Got Faith?

“Yes, I’ve got to have faith . . .” are the words that end the popular 80’s song “Faith” by George Michael. These are telling words, prolific words in fact.  I too have got to have faith. But it seems that I’ve lost my way . . . lost my faith?  My faith has been, and may always be, a questionable matter (and that pains me). In the past decade or so my endurance in this race has been challenged in a number of ways, on a number of levels, and a number of times.

In the bible there is scripture that points out that, “Knowing this, the trying of your faith works patience,” (James 1:3).  If this is in fact true, I have gained a great deal of patience over the years.  I am also familiar with Hebrews 11:1 which reads, “Faith is the substance of things hoped for, the evidence of things unseen.” There have been times in my life where I have been extremely hopeful.  There have likewise been moments when I couldn’t capture an ounce a hope to cup in my hands.  And finally, there is Hebrews 11:6, “But without faith it is impossible to please him: for he that comes to God must believe that he is, and is a rewarder of them that diligently seek him.”  Herein lies my true dilemma. As an individual who was raised to “fear God” (reverence God) I have struggled with this concept of faith for nearly all of my waking life.  Has my lack of faith or intermittent faithlessness displeased God?  On a conscious level I believe that God is real, but there are moments when I question His presence in my life.

Perhaps my problem is that I lack the diligence to seek God. If I think about my spiritual “walk”, I have to ask myself: have I been walking with God?  Do I commune with Him daily?  Do I seek His face with a heart and demeanor that desires nothing in return but the feeling of His love, forgiveness, and devotion?  Honestly?  I cannot in good conscience claim that I seek God’s face faithfully. There are, and certainly have been, moments when I have walked far from God.  And conversely, there have been moments when I have seemingly been in stride with God.  There are days when prayer is the last thing on my mind.  And then there are days when I am thrust upon my knees.  There are undoubtedly moments when I ponder God’s presence.

Why?  You ask.  I question if He is real because of all that I have ingested from the Bible, what I have heard from one pastor, preacher, evangelist, etc., and from what I have experienced in life. Take Psalm 37:4 as an example. It reads, “Delight thyself in the Lord: and he shall give thee the desires of thine heart.”  If I take the logical approach, it seems that all I would need to do in order to actualize the desires of my heart is to delight myself in the Lord God.  But what does that really mean?  Does it mean that I walk around 24-7 spouting that I’m delighted to know God?  Or is it something more?  I’ve cross-referenced the KJV with The Message translation and this is how The Message reads, “Get assurance with God and do a good deed, settle down and stick to your last.”  Honestly, I’m even more confused.  How does one get assurance with God?  Is it through prayer?  Through communing with God? Is it through reading and confessing His inspired word?  The translation says to “do a good deed”, but what qualifies as a good deed? And is there a quantity attached to the number of deeds required before my heart’s desires are actualized/realized? Now if “assurance with God” comes through faith—this substance of things I hope for and the evidence of what I don’t see, then my faith must grow in order for me to please God and then receive the desires of my heart—at least logically that is the conclusion I have drawn.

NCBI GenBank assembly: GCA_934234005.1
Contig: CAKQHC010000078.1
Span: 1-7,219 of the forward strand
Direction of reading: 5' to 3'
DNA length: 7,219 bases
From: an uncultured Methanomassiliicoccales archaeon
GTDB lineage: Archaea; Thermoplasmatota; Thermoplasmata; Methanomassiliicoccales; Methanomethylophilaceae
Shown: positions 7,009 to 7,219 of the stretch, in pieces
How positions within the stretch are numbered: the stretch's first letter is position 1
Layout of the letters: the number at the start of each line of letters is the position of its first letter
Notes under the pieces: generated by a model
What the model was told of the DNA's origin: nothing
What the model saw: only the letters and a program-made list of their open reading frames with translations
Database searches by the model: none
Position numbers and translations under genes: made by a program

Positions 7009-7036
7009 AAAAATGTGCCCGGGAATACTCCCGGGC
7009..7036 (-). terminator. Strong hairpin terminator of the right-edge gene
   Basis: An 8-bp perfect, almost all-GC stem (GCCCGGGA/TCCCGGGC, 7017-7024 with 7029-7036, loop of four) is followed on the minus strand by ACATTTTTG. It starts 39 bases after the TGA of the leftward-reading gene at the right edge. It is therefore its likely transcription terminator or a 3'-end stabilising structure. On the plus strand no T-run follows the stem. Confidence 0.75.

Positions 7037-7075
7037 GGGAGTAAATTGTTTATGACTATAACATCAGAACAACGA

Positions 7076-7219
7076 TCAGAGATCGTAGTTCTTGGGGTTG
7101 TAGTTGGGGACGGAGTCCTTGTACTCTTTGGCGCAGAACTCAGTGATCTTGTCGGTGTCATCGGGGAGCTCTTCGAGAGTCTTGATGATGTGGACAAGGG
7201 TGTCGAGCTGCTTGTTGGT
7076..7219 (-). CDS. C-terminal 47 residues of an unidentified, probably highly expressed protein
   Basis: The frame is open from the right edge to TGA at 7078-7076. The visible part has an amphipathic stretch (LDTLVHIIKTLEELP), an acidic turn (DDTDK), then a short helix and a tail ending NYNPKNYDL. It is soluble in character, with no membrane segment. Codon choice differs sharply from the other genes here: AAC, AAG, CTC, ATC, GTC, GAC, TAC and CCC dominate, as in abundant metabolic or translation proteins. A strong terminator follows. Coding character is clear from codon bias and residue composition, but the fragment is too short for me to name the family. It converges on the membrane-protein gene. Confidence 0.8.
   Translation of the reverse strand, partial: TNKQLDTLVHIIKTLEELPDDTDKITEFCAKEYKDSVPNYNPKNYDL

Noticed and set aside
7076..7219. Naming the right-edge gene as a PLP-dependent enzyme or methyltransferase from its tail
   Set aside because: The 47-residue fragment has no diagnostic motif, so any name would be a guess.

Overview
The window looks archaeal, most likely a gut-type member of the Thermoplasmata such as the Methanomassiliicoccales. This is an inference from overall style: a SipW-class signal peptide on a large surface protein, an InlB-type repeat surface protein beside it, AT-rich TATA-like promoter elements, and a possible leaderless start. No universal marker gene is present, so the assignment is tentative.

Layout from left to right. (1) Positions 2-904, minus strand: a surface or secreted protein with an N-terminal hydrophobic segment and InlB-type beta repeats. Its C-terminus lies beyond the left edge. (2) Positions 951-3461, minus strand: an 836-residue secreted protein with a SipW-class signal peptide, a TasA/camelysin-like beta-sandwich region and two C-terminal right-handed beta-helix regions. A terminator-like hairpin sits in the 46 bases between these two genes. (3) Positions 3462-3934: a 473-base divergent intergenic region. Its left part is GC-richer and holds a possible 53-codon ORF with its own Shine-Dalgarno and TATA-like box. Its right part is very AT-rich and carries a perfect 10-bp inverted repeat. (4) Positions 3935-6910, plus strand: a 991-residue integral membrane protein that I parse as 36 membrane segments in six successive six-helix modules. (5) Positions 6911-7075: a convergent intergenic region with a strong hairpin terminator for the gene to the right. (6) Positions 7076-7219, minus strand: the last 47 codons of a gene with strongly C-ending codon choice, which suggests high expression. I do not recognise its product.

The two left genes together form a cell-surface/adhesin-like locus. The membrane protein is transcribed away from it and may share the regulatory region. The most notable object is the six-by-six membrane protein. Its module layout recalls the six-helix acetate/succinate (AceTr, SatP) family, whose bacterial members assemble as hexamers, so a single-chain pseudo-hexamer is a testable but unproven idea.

So let’s take this conundrum a step further.  Let’s look at Romans 10:17 which reads, “. . . faith comes by hearing, and hearing the word of God.” Okay, in order for my faith to grow perhaps I have not heard enough, heard enough of God’s word. I’m torn again. I grew up in church. I grew up hearing some man or woman [of God] share his or her interpretation of the Bible which is “God’s inspired word to man”.  I grew up hearing my grandmother’s and mother read from their Bibles.  And I have heard, heard God’s words for all these many years, yet why is my faith, my faith in God, called into question time and again? Why do I doubt that He will give me the desires of my heart?  Why do I wonder if he has heard my petitions?  Why God? Why?

Today, I posed a question to a group of students who had been reading a book, Left to Tell: Discovering God Amidst the Rwandan Holocaust, about a Rwandan woman’s survival of the 1994 genocides that rocked her country. Here is what I asked four 8th graders, “Does it take an experience like Immaculee’s (surviving genocide) in order to meet God face to face—grow your faith?” I too had been reading the book alongside my students. And while I had been reading the harrowing experience this woman went through, it seemed that my faith kept being called to the carpet.  One at a time they each shared their personal thoughts.  The consensus: perhaps it does take a life-altering experience for our faith to grow and develop.  I looked at one of the girls and said rather plaintively, “I would hope to never have to experience genocide in order for my faith to grow.” I went on to state that I wanted a spiritual experience like Immaculee Ilbagiza (the author of the book and genocide survivor).  “Here dream was so vivid,” I said as I recalled the dream Immaculee had regarding her murdered family after she had made peace with their deaths and forgiven their Hutu killers. Immaculee had great faith throughout her ordeal.  She prayed and sought God daily while hiding from Hutu tribesmen who sought to rid Rwanda of its Tutsi population.  And it seemed that her seeking God made all the difference for her survival amidst the genocide.